5 Murderers Who Chose to Act As Their Own Lawyer

5 Murderers Who Chose to Act As Their Own Lawyer

Welcome to True Crime Tuesday where we review, recommend and generally obsess over everything crime-related.

Everyone, even cold-blooded killers, has the right to a fair trial and being considered innocent until proven guilty. Defendants who can’t afford a lawyer are eligible for a free public defender and that’s because the law is complicated. It takes years of training and experience to be able to navigate the court system and understand how to present a case to a judge and jury successfully. That’s why most trials involve the defendant sitting there while his or her lawyer does all the work to get them acquitted.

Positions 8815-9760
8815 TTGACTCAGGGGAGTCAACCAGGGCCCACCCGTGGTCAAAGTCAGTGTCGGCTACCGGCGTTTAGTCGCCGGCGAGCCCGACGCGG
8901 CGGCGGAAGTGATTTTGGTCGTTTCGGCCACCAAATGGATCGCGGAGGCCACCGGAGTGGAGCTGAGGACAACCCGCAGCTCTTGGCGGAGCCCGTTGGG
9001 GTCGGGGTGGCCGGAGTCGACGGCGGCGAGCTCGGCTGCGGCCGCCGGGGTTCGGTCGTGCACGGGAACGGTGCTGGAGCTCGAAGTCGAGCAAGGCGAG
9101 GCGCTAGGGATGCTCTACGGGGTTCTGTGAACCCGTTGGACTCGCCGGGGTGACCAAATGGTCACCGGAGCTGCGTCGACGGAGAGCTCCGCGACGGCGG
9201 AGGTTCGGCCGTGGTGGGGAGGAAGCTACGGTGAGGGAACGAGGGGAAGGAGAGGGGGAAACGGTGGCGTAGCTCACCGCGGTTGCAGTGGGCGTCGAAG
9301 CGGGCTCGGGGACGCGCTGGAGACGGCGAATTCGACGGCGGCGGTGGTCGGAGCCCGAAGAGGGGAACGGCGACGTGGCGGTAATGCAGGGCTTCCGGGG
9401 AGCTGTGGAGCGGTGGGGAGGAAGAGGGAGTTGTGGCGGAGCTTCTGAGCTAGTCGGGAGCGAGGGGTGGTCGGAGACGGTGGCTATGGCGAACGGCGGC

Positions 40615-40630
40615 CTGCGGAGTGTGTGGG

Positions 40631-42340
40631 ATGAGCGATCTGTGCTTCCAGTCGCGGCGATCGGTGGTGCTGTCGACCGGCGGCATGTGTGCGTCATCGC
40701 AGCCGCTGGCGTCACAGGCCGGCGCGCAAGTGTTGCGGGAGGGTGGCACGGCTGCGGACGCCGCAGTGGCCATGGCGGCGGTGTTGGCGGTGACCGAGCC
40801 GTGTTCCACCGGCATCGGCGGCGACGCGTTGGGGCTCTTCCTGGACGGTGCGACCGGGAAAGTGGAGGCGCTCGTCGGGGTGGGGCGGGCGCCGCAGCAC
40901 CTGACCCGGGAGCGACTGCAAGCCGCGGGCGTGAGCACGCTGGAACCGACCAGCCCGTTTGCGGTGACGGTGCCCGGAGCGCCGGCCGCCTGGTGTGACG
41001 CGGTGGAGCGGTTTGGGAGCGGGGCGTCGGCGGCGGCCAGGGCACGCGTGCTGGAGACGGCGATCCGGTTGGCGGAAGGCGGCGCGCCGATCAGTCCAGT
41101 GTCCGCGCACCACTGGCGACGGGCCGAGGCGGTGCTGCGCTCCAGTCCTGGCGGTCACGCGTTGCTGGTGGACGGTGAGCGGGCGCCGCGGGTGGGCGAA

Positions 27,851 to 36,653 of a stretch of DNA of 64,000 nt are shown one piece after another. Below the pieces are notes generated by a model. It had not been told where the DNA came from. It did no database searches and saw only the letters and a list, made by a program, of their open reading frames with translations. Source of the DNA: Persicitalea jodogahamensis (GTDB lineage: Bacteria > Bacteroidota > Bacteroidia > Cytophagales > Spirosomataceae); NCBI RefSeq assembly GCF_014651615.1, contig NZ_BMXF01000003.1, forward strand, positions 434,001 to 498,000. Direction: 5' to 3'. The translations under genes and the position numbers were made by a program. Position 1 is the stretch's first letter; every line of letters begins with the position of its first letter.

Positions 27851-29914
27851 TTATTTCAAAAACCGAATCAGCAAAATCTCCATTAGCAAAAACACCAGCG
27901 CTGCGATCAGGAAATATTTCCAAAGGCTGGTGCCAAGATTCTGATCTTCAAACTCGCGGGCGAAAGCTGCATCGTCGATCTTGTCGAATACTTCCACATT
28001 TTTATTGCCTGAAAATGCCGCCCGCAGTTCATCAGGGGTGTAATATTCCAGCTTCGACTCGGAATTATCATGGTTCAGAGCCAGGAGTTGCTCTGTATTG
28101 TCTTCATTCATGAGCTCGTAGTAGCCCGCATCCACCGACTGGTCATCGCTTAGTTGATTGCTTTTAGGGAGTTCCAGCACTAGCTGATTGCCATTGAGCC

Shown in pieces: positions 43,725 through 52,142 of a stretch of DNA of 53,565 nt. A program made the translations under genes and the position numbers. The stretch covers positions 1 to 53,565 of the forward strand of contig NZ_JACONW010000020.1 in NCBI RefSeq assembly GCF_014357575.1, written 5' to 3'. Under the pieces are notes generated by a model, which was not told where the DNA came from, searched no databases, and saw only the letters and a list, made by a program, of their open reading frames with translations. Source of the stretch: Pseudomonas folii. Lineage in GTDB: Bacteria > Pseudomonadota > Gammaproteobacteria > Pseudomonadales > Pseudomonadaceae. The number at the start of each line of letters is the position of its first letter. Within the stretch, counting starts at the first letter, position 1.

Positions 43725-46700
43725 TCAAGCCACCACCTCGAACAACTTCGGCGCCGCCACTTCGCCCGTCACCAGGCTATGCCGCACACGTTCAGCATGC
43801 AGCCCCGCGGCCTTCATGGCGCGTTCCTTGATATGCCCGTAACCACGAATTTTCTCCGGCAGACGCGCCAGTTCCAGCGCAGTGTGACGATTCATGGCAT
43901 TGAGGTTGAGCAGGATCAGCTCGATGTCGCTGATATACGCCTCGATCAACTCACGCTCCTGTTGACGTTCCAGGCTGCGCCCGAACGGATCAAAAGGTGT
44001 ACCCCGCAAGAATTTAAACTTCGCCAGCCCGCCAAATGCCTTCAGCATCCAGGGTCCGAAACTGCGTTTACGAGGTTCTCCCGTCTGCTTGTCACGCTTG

That being said, there will always be exceptions to the rule, and that includes accused murderers who think they can represent themselves better than any lawyer ever could. Generally, the ones who choose to do this are intelligent, full of themselves, and just a little bit delusional. Here are 5 criminals who insisted on representing themselves at their murder trials.

Ted Bundy
Notorious for being incredibly charming and intelligent, Ted Bundy was actually enrolled in law school for a short time before his killing spree between 1974 and 1978. In 1977, Bundy was charged with the murder of Caryn Campbell and he elected to serve as his own attorney. He was therefore excused from wearing handcuffs and leg shackles and allowed time in the courthouse’s law library during a recess at the preliminary trial. It was then that he managed to jump out a window and take off onto the Aspen Mountain where he remained undetected for six days before finally getting caught.